Investigation Outcome:

Based on the results from an investigative profile, this uniquely styled nutmeg grater appears to bear a "spurious maker's mark"; purportedly attributed to Joseph Richardson Sr. of Philadelphia (1711~1784). Not withstanding the forged "I R" maker's mark, the genuine silversmith who originally created this item, remains "unknown".

The nutmeg grater's perforated grating surface in silver (not being iron) is characteristic of a nutmeg grater constructed prior to Circa 1750. The "fineness" quality, being "coin silver", is typical of American silver prior to Circa 1860. The wood is a non-distinctive variety of elm, possibly, but not conclusive, of the American "red elm" (a.k.a.: slippery elm). Although elm is not typically selected for "wood turning", this turned styling is consistent with furniture features from the mid-eighteenth century and reflects the construction methods for that period.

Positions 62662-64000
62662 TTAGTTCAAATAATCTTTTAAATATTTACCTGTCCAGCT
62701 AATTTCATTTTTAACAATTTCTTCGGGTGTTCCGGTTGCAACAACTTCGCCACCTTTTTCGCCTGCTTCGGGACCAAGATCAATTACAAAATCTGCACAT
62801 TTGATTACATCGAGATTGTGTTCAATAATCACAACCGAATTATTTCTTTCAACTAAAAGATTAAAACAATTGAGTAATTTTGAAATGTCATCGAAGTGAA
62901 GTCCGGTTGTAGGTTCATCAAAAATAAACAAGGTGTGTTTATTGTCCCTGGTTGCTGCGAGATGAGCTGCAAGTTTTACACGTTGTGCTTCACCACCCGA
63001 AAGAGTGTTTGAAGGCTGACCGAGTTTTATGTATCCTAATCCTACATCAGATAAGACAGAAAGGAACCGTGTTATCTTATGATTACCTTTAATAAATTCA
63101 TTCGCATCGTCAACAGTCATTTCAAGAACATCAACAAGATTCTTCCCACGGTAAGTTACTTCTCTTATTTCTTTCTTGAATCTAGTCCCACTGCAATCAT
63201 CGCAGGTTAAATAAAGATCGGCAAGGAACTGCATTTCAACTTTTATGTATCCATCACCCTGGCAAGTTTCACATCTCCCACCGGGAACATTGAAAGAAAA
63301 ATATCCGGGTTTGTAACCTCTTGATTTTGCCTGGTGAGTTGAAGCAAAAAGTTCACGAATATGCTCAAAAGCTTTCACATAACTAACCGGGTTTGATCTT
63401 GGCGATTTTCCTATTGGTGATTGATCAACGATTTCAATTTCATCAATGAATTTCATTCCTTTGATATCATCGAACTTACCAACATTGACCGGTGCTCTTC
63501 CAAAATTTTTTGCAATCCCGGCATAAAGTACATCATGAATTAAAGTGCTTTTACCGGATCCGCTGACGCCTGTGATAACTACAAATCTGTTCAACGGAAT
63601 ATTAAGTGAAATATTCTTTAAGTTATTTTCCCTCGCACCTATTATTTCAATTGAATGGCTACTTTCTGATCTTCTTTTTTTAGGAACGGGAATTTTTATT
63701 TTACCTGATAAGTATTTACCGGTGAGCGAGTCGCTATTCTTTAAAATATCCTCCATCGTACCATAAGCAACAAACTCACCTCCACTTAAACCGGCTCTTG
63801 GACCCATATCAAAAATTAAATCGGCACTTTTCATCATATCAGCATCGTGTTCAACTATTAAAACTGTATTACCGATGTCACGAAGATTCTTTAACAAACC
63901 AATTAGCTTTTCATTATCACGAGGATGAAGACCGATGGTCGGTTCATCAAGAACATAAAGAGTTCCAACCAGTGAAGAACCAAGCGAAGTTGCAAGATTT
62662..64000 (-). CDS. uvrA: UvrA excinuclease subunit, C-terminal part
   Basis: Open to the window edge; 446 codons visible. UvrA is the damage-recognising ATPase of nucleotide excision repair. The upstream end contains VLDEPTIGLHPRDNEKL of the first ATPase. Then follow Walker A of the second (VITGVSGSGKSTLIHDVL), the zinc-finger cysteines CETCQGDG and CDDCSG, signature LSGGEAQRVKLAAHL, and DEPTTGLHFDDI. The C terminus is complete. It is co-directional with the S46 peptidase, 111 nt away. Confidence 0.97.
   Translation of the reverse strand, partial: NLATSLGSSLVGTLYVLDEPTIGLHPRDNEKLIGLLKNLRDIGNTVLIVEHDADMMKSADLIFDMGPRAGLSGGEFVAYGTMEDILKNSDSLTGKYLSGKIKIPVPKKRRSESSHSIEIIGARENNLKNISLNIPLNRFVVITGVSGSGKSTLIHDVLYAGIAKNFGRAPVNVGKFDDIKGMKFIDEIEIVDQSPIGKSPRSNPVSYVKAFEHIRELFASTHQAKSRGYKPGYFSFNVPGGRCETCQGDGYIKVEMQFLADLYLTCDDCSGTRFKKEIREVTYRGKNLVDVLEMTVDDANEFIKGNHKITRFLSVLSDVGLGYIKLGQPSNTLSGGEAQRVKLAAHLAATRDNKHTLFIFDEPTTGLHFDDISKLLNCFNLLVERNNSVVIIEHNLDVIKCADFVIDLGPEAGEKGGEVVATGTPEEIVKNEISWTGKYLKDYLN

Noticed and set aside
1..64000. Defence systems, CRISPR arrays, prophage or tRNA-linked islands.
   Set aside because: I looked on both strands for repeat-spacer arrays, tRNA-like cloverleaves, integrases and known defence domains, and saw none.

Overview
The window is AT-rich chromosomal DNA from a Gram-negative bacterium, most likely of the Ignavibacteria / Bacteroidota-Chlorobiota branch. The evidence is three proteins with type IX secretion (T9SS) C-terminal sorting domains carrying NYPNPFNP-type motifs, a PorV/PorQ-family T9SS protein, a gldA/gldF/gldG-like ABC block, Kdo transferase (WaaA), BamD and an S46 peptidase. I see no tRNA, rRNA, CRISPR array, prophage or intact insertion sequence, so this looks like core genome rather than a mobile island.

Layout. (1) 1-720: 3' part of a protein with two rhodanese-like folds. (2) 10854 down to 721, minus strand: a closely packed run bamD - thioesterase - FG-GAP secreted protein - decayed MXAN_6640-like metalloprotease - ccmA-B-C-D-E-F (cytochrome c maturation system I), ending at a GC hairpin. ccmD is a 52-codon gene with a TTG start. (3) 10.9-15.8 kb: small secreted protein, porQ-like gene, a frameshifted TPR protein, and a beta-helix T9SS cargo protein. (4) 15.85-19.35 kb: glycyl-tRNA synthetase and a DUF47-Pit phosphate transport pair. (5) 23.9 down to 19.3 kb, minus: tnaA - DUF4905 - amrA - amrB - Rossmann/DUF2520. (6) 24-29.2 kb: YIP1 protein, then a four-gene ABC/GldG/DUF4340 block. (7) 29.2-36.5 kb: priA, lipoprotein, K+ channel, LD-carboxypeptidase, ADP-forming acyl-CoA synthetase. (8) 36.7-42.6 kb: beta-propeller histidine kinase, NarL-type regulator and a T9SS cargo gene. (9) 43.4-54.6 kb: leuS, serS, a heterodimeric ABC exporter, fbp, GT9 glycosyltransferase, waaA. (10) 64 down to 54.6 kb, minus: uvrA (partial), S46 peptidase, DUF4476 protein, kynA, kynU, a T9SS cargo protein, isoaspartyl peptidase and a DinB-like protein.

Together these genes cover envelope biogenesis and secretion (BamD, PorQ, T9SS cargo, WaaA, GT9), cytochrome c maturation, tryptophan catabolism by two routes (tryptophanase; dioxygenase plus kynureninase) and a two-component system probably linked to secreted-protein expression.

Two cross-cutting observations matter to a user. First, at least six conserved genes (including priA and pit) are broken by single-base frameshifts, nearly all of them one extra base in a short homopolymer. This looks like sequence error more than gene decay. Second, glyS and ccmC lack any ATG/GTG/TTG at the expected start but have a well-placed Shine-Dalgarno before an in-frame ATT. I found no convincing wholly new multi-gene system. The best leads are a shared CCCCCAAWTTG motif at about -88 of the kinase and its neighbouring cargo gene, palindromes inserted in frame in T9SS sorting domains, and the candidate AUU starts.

The nutmeg grater is attributed as an mid-eighteenth century American example, being the work of an unknown maker.

                                                                                                                                                                                 [KLOPFER article © September 2014]